This project seeks to analyze and discuss the process of regulation of previous consultation in Brazil. Being a signatory of the ILO convention 169 since 2002, various cases of violation of the right to free, prior, and informed consent as defined in the convention are internationally reported about Brazil. Against several of the main development projects of the country, especially in the Amazon, court cases are ongoing because of alleged lack of consultation of the affected populations. In 2012, the Brazilian government started the process of preparing a law draft that shall regulate the procedure of previous consultation on a federal level. Aimed at a participatory process in the beginning, the negotiations between indigenous, quilombola and traditional people, NGOs and the various entities of the federal Brazilian government came to a halt soon; attempts to resume them are ongoing. This research project is based on field work 2012-2014 and aims at an analysis of the process of interpreting an international convention into national law: negotiation strategies, discourses as well as the role of law in social conflicts are being analyzed using the regulation process as a case study.
In Mato Grosso, cattle raising is believed to produce more cattle on reduced areas by intensification. However, recent transformations within the cattle production chain and the agents’ trajectories show that there is little space for many cattle ranchers at the agricultural frontier to fit in that image. Processes of standardization and regularization linked to global value chains enhance opportunities of some rancher, and challenge others. The stratification and the access to knowlegde show similar patterns. Does the assumed economical and environmental win-win situation reveal a social threat in the medium run? Basing on extensive fieldwork at state and municipal level, this study provides a typology of cattle ranchers’ space for decisions, considering their histories, heterogeneities and capabilities. It aims at contributing to better grasp regional development efforts and possible outcomes of recent agricultural development strategies.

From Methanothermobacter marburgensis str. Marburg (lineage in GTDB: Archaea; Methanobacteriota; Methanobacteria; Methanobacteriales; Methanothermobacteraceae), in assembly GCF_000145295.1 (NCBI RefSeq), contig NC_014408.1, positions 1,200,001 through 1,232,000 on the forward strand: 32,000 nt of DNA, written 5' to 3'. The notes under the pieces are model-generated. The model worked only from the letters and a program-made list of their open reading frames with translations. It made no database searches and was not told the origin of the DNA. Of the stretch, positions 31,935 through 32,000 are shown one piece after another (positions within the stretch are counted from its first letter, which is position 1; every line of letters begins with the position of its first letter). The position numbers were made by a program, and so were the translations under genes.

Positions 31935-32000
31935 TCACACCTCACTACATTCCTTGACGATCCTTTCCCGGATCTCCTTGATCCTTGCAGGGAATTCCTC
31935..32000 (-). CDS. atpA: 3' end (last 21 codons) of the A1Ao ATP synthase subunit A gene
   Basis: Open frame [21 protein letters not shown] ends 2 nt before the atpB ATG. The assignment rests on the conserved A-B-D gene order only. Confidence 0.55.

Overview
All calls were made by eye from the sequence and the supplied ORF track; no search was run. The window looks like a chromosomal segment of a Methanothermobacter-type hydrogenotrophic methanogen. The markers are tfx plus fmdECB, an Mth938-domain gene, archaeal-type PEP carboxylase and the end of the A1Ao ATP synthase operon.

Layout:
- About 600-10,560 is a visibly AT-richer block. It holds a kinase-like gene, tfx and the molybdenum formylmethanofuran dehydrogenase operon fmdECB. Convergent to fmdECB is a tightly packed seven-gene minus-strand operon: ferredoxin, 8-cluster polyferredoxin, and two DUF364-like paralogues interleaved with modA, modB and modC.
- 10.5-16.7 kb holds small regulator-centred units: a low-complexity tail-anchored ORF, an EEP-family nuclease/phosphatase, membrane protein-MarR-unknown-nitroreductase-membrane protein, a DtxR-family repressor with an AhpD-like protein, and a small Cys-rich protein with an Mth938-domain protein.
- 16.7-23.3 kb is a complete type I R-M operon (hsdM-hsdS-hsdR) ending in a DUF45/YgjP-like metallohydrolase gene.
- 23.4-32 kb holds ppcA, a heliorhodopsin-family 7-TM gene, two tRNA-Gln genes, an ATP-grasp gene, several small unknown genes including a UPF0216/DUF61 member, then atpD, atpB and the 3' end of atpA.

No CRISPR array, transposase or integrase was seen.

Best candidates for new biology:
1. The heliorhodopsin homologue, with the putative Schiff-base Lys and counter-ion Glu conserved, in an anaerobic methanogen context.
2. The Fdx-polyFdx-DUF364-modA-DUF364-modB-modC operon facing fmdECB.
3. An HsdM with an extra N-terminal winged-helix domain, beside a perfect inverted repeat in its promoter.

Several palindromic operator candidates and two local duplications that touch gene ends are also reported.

Regine Schönenberg, Korbinian Hartberger, Charlotte Schumann, José Heder Benatti, Luly da Cunha Fischer, “What Comes After Deforestation Control? Learning from Three Attempts of Land-Use Planning in Southern Amazonia”, GAIA, 02/2015-119-127
Charlotte Schumann, Korbinian Hartberger, Michael Klingler, Regine Schönenberg, “Sempre pra frente“, Editora Olhares, São Paulo (together with SP 08)
Regine Schönenberg, et al., “Methods of inter- and transdisciplinary research – a trajectory of knowledge integration”, Carbiocial Special Issue Erdkunde: (in review), with inputs of almost all SP’s;
Regine Schönenberg, et al., “Inter- and Transdisciplinary scenario construction to explore future land use options in Southern Amazônia”, Ecology and Society (accepted), together with SP 09 and SP 11